I'm doing principal components analysis (PCA) on quite a bit of data (3000 variables, 100079 data points). I'm doing this mostly for fun; data analysis is not my day job.
Normally, to do a PCA I would calculate the covariance matrix and then find its eigenvectors and corresponding eigenvalues. I understand very well how to interpret both of these, and find it a useful way to get to grips with a data set initially.
However, I've read that with such a large data set it's better (faster and more accurate) to do the principal components analysis by doing singular value decomposition (SVD) on the data matrix instead.
I have done this using SciPy's
svd function. I don't really understand SVD, so I might not have done it right (see below), but assuming I have, what I end up with is (1) a matrix
U, which is of size $3000\times 3000$; a vector
s of length $3000$, and a matrix
V of size $3000\times 100079$. (I used the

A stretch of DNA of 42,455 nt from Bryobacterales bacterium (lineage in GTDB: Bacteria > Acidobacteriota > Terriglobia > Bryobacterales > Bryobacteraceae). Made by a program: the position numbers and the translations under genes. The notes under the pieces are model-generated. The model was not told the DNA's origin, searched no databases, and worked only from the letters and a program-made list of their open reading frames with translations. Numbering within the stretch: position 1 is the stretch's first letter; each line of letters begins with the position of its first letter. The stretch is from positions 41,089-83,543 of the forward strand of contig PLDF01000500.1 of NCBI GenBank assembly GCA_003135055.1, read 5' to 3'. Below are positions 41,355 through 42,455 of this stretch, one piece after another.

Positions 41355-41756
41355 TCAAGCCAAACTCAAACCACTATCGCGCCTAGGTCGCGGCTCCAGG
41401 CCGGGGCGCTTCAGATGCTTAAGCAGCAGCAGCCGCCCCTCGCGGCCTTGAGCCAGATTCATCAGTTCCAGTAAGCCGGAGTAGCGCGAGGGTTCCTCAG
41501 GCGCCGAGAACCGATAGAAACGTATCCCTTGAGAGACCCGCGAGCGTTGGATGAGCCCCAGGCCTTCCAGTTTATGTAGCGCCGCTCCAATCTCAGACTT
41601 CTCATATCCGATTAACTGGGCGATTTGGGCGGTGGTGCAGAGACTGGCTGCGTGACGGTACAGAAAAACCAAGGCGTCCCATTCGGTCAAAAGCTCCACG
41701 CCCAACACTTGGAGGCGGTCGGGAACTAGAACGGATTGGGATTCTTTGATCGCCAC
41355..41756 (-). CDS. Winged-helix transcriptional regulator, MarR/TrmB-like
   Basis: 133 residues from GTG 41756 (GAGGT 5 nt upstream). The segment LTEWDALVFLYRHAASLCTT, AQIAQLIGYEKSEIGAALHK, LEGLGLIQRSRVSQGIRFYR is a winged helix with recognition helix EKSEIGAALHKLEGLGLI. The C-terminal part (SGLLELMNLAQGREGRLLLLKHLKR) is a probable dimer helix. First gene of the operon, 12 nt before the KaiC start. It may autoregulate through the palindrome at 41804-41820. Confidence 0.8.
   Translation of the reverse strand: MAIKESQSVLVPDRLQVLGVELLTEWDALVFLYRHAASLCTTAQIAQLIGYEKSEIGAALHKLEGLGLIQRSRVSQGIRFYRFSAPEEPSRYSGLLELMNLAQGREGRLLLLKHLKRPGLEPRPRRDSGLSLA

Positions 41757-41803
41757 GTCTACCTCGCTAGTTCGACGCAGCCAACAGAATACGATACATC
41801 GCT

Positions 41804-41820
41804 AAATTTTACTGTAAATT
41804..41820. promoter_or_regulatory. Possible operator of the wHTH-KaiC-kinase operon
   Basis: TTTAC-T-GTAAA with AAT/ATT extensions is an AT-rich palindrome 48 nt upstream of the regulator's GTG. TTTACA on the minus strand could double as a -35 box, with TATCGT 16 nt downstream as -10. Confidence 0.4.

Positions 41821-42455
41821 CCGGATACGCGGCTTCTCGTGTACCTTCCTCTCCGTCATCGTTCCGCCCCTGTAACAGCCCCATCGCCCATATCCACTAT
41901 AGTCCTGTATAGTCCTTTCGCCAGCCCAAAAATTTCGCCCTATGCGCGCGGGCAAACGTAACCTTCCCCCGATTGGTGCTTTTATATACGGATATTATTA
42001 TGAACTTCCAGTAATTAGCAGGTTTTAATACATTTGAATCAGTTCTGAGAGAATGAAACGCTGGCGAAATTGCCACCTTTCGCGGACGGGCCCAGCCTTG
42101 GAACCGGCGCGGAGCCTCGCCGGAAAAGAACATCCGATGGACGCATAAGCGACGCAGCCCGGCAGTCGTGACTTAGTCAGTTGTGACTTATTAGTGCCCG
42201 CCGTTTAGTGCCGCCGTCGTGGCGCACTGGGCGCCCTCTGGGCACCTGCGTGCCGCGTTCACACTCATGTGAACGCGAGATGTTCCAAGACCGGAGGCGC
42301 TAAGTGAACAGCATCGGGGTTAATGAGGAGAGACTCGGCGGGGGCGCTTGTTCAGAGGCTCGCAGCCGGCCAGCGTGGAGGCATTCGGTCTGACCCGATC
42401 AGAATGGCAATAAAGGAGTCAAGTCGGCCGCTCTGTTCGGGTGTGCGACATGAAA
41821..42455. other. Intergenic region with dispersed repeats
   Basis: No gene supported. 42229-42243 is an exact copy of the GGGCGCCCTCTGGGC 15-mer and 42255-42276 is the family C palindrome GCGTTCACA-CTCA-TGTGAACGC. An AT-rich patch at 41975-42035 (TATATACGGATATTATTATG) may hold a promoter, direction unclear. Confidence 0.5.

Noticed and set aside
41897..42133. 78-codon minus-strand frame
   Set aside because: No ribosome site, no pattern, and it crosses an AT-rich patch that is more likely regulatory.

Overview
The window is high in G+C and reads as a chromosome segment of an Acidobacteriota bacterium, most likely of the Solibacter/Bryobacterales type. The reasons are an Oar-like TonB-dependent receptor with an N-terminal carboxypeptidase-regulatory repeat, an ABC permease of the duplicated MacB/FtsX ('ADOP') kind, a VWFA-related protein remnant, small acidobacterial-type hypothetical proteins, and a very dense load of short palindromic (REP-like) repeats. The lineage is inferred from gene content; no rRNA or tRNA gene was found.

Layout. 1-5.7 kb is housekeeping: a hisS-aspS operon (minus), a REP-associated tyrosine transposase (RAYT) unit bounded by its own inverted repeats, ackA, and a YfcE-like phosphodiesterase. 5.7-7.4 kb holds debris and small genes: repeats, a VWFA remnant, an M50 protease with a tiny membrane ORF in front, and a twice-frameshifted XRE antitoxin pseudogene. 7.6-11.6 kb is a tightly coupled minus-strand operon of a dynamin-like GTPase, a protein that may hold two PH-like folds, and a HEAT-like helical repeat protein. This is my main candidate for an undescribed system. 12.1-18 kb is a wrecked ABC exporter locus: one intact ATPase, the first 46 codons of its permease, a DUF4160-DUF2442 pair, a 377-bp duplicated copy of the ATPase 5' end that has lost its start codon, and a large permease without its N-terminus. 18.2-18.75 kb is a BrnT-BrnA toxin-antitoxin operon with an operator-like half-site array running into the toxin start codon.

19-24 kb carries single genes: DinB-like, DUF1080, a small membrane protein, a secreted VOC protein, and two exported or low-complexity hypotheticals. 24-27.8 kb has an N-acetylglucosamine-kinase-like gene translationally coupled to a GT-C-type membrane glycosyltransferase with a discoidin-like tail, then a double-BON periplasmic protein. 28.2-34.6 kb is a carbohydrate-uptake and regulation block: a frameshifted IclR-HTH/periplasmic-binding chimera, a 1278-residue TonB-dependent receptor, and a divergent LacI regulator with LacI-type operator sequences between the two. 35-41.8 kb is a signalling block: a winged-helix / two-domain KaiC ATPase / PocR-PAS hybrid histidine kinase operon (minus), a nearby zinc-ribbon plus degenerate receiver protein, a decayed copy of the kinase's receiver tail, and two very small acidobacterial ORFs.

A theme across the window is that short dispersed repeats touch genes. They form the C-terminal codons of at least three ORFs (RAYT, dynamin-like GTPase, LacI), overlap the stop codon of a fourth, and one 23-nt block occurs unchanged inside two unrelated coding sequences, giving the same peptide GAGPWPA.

full_matrices=False option, otherwise it would have been $100079\times 100079$, which is just silly.)
My questions are as follows:
It seems plausible that the singular values in the
svector might be the same as the eigenvalues of the correlation matrix. Is this correct?
If so, how do I find the eigenvectors of the correlation matrix? Are they the rows of
U, or its columns, or something else?
It seems plausible that the columns of
Vmight be the data transformed into the basis defined by the principal components. Is this correct? If not, how can I get that?
To do the analysis, I simply took my data in a big $3000 \times 100079$ numpy array and passed it to the
svd function. (I'm aware that one should normally center the data first, but my intuition says I probably don't want to do this for my data, at least initially.) Is this the right way to do it? Or should I do something special to my data before passing it to this function?